A comparison between the survival of the patients with equivocal margin involvement (tumor involvement within 1 mm of, but not directly reaching, one or more resection margins) and unequivocal margin involvement (tumor directly reaching one or more resection margins) confirmed that even equivocal margin involvement should be considered as incomplete resection of the pancreatic cancer.22
In the current study, we went further and explored the impact of PST tumor involvement compared with unequivocal margin involvement on the overall survival of patients with pancreatic cancer. In the current study we defined PST involvement as the presence of tumor cells in the peripancreatic soft tissues including the anterior and posterior plain of fat and fibrous tissues. The impact of an involved PST, irrespective of resection margin status, following a pancreatectomy has not been investigated before.
In our study PST tumor involvement independently predicted a poor outcome in patients who underwent a pancreatectomy for malignancy. The overall survival in patients with PST involvement even in the presence of a negative resection margin was similar to those with a positive margin. Due to the fact that there is no current consensus on the definition of either resection margin or R1 resection, we propose that this novel predictor of outcome (PST tumor involvement), which is quite practical and simple to report, be added to the definition of positive margin status or, interchangeably, be used as R1 resection.
This retrospective study, like others, has shown that the most important factor in achieving long-term survival in patients with resectable pancreatic cancer is obtaining an R-0 resection. In contrast to the previous studies, we would like to emphasize that the presence of R-0 resection in its current definition does not indicate the best outcome if there is PST tumor involvement. Only in the presence of negative PST would R-0 resection count as a strong predictor of favorable outcome and improved survival in pancreatic cancer patients.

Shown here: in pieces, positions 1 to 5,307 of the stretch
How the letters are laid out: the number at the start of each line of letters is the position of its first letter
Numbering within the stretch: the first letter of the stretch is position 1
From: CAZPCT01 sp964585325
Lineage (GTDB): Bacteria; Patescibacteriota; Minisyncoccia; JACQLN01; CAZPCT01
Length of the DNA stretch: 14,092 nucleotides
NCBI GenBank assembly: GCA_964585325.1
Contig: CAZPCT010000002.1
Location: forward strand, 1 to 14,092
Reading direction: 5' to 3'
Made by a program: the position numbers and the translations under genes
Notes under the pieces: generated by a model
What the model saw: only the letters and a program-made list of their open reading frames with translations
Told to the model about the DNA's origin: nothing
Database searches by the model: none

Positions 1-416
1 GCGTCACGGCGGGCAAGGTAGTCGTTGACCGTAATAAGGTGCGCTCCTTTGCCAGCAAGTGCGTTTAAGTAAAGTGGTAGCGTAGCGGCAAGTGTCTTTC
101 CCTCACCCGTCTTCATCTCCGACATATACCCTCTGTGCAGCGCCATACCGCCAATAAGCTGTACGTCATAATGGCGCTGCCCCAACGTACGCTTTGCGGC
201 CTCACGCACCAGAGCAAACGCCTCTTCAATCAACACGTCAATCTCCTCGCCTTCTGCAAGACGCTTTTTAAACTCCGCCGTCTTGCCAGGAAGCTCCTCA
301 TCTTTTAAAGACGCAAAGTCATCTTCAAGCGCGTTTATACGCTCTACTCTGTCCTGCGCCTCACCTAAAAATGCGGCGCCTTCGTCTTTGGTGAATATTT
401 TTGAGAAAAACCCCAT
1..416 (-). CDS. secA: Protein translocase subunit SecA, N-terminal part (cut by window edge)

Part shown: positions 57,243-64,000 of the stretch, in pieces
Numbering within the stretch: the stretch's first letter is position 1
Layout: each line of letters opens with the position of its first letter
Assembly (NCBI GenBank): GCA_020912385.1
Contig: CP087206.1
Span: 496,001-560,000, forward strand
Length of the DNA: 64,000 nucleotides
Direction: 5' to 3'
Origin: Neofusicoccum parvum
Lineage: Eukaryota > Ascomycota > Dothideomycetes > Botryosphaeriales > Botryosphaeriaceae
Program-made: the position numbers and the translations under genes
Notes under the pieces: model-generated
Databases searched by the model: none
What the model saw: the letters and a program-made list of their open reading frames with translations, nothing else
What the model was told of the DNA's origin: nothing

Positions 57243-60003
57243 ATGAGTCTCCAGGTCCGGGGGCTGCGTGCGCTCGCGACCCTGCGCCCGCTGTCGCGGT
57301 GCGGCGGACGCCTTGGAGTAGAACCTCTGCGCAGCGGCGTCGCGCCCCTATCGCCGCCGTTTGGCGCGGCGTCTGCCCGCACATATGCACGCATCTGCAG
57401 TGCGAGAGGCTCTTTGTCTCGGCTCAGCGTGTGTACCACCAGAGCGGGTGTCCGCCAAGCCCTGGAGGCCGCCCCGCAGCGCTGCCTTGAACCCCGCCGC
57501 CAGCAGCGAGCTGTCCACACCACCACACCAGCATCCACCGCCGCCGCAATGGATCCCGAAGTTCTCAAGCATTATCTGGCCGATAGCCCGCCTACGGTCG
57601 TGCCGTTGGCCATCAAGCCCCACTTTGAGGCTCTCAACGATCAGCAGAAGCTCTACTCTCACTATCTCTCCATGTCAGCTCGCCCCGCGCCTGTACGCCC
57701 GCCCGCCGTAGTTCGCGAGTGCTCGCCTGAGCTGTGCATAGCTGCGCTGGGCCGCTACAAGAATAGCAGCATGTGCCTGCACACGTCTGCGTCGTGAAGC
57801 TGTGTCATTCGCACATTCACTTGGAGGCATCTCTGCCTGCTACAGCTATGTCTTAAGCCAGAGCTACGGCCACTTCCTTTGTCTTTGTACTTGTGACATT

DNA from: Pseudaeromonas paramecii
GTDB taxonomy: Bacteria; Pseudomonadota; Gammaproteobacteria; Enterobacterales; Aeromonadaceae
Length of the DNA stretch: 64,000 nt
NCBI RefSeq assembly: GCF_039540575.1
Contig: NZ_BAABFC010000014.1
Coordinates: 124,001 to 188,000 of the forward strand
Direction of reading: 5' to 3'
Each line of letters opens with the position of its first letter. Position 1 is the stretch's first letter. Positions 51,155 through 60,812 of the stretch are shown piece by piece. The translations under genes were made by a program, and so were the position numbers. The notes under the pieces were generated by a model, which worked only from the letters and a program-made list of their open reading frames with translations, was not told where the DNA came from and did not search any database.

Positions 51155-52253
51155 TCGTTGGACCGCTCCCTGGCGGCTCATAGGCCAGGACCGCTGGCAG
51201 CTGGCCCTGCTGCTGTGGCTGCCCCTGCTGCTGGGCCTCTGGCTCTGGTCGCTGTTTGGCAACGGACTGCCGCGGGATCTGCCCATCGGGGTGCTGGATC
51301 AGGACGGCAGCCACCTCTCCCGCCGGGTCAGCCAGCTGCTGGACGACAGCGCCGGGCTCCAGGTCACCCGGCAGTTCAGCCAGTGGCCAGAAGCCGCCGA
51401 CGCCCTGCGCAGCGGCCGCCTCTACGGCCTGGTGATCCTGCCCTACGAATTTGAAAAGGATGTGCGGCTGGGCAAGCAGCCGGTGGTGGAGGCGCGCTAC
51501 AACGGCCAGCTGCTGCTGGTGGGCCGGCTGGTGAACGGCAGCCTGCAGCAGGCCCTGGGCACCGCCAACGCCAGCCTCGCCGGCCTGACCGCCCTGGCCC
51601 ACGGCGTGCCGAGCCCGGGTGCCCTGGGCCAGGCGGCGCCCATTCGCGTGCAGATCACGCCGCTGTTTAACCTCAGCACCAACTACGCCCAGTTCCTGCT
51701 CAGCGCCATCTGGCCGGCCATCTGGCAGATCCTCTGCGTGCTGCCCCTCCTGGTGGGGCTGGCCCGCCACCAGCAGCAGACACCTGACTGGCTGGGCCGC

In the previous studies, age of the patient,3,23,24 stage of the disease,24,25 tumor grade,3,5,24 lymph-node status,3,5,7,24–26 resection margin status,3,5,7,9 presence of complications,23,27,28 size of the tumor,5,9 and transfusion requirement9,23 have all been proposed as factors predicting outcome in the patients with pancreatic cancer. While in our experience tumor size, stage, grade, presence and severity of complications, margin status, PST involvement, and transfusion requirement were all important predictors of mortality in the patients with pancreatic adenocarcinoma, grade of the tumor, PST involvement, margin status, and transfusion requirement were the only independent factors predicting the outcome in this group of patients.
In conclusion, better patient selection, intra- and peri-operative care, center volume, and surgeon experience have all contributed to recent improvements in the outcomes of major pancreatic surgeries. Involvement of peripancreatic soft tissue independently predicts a poor outcome in patients who had pancreatectomy for pancreatic adenocarcinoma. Our study demonstrates that survival in patients with peripancreatic soft tissue tumor involvement even in the presence of a negative resection margin is similar to those with a positive margin. In our experience the most important factors in predicting long-term survival were grade of the tumor, PST involvement, margin status, and transfusion requirement.
The authors would like to thank Mr. John Cyrus and Ms. Talicia Tarver who provided us editorial assistance. This research is supported in part by the Malcolm Feist Chair in Transplantation and by the Donnie and Gail Juneau Endowed Chair in Transplantation. There are no conflicts of interest.